In this one box there are two sets of Terror cards (one for Hans and one for Camp Happy Trails) you shuffle together and draw 10 cards from. Those are the cards you will use for the game. Since there will always be leftover cards, each game will act out differently having a random assortment of location events and killer events. The EVENT cards themselves you might ever only see one event card in a game (which is the first event card drawn at the very beginning). Sometimes the game has you draw more from the terror cards, sometimes it doesn’t. More replayabilty there. The ITEM cards, again shuffled up with four cards per the three searchable areas, which you will more than likely never see them all.

It goes on, the killer has a dark power card and a finale card hidden from view that is setup at the beginning randomly. There are 3 or 4 of EACH of these that are mixed so you never know what exactly the killer will transcend into during play. Each feature film box also comes with two different Final Girl cards (your character) that have different special abilities if you rescue a certain number of victims. Finally, as a cherry on top the final health amount of both the Final Girl and the Killer is unknown. You mix up a batch of final health tokens and place one on each the killer and final girl. Once you get to the final health point lost, you flip that token and it could have even more health under it! This game is just full of surprises.

Positive Final Thoughts

I really cannot say just how much I have enjoyed this game. It is my number 1 pick of solo games available and will always be in the mood to pull it out and play a quick game just for the surprising and thematic experiences.

Negative Final Thoughts

I think the Core Box (which is unplayable by itself) should come packaged with the Hans/Camp Happy Trails box. I see the appeal of mixing and matching and allowing customers to buy what they want…BUT….why sell something that is unplayable by itself? You cannot play a feature film box without the core set and vice versa. Since the Hans box is the most “basic” and a very good first learning box I would absolutely package it with the core box.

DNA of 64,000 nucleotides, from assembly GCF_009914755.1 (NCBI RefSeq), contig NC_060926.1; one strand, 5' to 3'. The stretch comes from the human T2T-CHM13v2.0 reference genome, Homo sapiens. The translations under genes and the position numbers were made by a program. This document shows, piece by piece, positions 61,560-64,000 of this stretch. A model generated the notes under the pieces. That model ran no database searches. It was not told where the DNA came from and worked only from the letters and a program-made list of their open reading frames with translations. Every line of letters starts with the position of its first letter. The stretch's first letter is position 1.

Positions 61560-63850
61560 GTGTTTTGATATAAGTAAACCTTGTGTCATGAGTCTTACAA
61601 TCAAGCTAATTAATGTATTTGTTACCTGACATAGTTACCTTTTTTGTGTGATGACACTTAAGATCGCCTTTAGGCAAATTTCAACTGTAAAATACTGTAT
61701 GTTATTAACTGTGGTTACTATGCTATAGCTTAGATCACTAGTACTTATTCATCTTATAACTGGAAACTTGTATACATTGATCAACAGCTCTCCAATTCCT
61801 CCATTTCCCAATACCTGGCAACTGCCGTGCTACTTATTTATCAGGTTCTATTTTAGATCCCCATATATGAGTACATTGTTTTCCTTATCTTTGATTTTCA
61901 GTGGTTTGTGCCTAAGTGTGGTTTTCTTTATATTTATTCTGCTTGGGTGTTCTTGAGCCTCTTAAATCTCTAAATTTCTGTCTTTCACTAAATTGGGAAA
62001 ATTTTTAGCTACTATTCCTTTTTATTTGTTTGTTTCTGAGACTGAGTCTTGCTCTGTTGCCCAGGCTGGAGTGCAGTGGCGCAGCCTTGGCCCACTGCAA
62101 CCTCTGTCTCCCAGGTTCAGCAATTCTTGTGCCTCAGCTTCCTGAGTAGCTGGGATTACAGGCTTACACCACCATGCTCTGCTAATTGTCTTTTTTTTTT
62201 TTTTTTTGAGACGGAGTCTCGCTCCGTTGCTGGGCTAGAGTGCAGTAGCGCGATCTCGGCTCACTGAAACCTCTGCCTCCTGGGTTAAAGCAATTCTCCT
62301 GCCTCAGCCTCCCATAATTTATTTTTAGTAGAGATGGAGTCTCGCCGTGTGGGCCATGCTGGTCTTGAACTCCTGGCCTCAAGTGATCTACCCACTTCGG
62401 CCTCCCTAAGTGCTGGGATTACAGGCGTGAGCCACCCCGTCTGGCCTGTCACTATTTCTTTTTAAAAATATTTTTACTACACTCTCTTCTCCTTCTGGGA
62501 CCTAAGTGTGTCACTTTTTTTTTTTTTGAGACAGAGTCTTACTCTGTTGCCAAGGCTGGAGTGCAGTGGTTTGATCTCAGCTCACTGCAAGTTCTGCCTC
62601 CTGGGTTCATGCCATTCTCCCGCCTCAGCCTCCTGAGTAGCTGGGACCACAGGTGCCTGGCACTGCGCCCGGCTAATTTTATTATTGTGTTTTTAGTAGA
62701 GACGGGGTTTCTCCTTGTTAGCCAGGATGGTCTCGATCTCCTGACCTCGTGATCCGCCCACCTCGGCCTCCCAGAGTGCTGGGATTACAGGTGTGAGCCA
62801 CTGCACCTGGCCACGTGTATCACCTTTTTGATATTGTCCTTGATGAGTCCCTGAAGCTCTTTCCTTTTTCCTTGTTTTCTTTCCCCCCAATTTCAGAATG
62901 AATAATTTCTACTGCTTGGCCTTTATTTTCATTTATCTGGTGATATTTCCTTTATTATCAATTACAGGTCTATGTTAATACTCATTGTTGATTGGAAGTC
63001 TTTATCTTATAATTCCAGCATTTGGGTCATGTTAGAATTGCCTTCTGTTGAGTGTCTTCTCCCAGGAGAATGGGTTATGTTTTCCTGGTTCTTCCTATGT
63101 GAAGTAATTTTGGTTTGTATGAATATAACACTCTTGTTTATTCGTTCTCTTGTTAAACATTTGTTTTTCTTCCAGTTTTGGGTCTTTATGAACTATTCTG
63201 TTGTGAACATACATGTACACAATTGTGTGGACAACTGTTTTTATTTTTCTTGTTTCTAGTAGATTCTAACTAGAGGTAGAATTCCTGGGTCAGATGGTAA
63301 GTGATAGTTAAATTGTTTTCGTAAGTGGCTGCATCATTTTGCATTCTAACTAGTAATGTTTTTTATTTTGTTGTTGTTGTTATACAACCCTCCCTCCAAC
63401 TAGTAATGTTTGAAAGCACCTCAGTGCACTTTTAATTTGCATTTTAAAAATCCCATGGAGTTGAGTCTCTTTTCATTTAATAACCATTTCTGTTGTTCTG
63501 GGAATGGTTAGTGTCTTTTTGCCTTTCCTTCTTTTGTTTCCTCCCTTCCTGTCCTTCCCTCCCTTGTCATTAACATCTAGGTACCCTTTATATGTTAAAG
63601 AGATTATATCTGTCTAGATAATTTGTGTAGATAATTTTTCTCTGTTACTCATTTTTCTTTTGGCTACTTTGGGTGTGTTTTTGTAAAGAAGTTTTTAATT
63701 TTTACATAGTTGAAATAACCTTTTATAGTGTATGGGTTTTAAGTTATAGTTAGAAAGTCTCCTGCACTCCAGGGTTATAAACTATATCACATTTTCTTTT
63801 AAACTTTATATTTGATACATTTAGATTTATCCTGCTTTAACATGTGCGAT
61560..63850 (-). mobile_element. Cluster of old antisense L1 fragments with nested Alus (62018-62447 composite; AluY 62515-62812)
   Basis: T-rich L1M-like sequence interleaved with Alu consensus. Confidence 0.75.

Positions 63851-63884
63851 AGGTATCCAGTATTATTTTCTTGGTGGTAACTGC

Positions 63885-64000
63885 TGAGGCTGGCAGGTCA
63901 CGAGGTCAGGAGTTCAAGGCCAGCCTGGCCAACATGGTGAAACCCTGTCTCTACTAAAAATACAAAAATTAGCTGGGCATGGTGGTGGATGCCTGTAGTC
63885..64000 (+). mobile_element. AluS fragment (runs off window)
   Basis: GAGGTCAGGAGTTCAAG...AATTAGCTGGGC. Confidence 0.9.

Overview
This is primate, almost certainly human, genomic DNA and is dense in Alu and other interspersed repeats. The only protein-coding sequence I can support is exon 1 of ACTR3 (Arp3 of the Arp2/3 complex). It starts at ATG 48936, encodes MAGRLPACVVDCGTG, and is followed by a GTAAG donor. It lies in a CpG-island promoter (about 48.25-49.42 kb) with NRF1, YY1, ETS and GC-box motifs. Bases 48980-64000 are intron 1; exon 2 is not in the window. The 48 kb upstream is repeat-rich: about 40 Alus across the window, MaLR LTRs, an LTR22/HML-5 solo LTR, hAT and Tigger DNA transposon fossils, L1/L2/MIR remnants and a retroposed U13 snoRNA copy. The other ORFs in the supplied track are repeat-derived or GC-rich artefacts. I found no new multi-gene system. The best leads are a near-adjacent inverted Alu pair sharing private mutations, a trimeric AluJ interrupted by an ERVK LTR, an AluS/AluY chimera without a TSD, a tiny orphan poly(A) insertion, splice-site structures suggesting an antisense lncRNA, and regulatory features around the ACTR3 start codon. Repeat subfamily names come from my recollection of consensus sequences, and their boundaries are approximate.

The Bottom Line

Hans with Camp Happy Trails is a great first play feature film box set. It doesn’t add in extra rulesets and is very straight forward but at the same time being extremely thematic and having huge amounts of replayability. If you can get ahold of this set I don’t think you would be disappointed, although it will for sure leave you craving more…….

The Fuzzy Llama Golden Seal of Eternal EXCELLENCE

2 thoughts on “Final Girl – Hans/Camp Happy Trails

  1. Fancy roll and move (except more fiddly). Spend an hour rolling dice for basic uninteresting actions, and spending that little bit more mental energy remembering to rearrange cards. Then the Killer will do something, and you can already guess what.
    Since this game has so many glowing reviews, the boardgaming world must be really desperate. Except there are decent Horror games out there, where you feel a part of the action (not just wandering around searching for an unguaranteed weapon whilst the killer essentially ignores you and chases meeples to become too strong).


  2. Nice review! I wrote my own review of the game a while ago and I was extremely positive on Final girl (I still am). But I love your last “negative “thought. I didn’t think about it at the time but I totally agree! They should have packaged at least the “default” game with the core box. It would make complete sense.

    Probably my favorite solo game of the year though, to the point that I tracked down a list of movies that inspired final girl, and have been watching them to get in the mood. If you’re interested to check them out: